arexma, you could not be more wrong. but fortunately, i have already found a solution
(I had written an incredibly detailed response to this, effectively explaining the whole process, but i screwed up and pressed the ‘reply to thread’ button and lost it all. will i try to repeat it? maybe.)
So i start out with, say, 120 frames, as in my actual test. it just so happens to be a fifth the speed i want it to be, so i must make it faster. i have a choice of an incredibly simple click to create a ‘speed control’ layer, or i could make an incredibly complicated setup to add some realistic motion blur in as a side benefit. which one will i choose?
you know which one.
i start by making five layers of the same video in the video editor, each one at 20% opacity (explained later). I then offset them by a single frame for layer 2, two frames for layer 3, 3 for layer 4, and so on until i have the factor i want to speed the footage up by (5).
now, if i go to frame 5, i should see a combination of frames 1, 2, 3, 4, and 5 at the same frame. this is because five 20% opacity layers combined make a 100% opacity composite layer. i could then go to frame ten and see a combo of frames 6, 7, 8, 9, and 10. you should, by now, get the idea.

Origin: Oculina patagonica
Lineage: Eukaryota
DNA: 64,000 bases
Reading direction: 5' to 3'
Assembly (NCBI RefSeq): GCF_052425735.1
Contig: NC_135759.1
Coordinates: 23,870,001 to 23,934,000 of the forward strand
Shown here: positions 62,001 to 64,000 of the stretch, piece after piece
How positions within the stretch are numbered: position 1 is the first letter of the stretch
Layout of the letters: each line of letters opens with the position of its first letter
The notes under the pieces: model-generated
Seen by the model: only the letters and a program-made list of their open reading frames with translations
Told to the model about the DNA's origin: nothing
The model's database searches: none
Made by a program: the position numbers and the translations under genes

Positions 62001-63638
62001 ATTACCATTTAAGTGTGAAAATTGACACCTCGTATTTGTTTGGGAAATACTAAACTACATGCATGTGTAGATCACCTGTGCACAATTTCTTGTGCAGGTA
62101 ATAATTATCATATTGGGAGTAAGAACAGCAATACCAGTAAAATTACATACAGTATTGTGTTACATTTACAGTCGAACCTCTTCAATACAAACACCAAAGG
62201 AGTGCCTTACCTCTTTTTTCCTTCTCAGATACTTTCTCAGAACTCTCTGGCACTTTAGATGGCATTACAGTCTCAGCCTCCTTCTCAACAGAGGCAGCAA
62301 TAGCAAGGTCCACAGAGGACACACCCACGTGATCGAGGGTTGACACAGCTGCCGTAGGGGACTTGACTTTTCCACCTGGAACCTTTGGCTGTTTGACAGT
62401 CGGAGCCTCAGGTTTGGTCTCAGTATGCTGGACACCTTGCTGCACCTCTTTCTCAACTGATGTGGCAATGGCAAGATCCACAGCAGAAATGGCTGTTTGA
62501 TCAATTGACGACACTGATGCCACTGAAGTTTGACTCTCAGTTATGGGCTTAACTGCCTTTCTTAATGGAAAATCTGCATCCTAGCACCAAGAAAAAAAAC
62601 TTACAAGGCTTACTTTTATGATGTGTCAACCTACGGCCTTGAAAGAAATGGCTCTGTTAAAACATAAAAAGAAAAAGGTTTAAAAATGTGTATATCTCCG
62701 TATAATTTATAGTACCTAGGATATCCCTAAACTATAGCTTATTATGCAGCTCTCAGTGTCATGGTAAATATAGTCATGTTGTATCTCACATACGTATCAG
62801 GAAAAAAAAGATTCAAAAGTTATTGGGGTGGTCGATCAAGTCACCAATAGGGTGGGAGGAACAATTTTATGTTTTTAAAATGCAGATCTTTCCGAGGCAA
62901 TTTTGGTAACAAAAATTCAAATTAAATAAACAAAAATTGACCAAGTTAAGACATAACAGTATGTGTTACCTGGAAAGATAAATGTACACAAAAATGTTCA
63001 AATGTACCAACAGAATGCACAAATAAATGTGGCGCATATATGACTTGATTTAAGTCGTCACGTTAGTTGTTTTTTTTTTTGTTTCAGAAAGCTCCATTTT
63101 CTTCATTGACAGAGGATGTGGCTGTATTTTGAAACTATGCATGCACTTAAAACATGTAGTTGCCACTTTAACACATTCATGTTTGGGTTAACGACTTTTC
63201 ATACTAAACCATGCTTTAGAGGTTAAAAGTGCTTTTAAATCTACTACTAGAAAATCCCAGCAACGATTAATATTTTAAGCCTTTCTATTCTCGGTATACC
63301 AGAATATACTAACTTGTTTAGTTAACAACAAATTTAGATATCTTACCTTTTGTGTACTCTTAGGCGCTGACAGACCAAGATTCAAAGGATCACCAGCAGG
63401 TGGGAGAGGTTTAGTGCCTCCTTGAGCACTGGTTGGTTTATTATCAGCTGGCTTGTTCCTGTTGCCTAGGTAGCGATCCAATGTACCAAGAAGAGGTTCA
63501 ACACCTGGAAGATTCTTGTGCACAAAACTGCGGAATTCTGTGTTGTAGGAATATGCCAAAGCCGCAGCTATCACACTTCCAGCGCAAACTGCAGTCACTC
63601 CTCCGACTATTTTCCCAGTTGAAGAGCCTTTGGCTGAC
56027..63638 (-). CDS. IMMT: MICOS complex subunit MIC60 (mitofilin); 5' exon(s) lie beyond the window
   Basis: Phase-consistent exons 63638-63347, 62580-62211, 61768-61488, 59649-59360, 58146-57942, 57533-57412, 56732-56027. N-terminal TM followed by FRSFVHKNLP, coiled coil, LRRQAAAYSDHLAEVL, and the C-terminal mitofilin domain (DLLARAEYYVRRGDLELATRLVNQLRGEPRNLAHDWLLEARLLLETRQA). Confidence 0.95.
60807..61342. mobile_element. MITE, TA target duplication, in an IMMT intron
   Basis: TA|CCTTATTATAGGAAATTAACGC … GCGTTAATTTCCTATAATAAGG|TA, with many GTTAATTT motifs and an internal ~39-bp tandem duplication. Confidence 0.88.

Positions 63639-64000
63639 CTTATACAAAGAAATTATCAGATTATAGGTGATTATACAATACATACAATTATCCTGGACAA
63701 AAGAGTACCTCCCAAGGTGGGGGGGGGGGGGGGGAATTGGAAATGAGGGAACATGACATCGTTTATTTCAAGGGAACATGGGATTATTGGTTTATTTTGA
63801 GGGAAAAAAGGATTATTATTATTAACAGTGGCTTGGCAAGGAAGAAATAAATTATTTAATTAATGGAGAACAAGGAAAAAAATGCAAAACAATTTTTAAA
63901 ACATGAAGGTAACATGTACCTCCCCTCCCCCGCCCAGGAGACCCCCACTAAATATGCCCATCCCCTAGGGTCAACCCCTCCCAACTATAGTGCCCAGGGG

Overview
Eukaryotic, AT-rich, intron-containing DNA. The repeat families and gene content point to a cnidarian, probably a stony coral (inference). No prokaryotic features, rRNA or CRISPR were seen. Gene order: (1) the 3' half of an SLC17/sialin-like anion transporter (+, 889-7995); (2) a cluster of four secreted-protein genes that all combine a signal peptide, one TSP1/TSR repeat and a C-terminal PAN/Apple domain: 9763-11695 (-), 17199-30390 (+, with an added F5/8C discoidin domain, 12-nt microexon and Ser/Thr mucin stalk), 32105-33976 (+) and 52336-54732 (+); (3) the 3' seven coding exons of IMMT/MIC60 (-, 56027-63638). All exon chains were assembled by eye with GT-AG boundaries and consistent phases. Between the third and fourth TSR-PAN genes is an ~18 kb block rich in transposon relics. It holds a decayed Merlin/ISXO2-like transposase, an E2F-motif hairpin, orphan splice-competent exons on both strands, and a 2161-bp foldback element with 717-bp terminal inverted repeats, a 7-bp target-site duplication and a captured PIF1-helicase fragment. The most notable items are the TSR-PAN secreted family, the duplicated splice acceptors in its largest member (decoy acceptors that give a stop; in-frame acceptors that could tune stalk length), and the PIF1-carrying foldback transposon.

setting the step (skip frames) value to five (or, 4, probably), making the end frame at 120, and rendering at 24 fps will give me a one second video, sped up 5 times from the source, but also has 5 samples of motion blur.
so, in short, its not frame interpolation. i dont need to interpolate, because i have an ACTUAL slow-motion video. that was intentional from the start.
it is actually the opposite, frame COMBINation. i think that sums it up well, dont you think?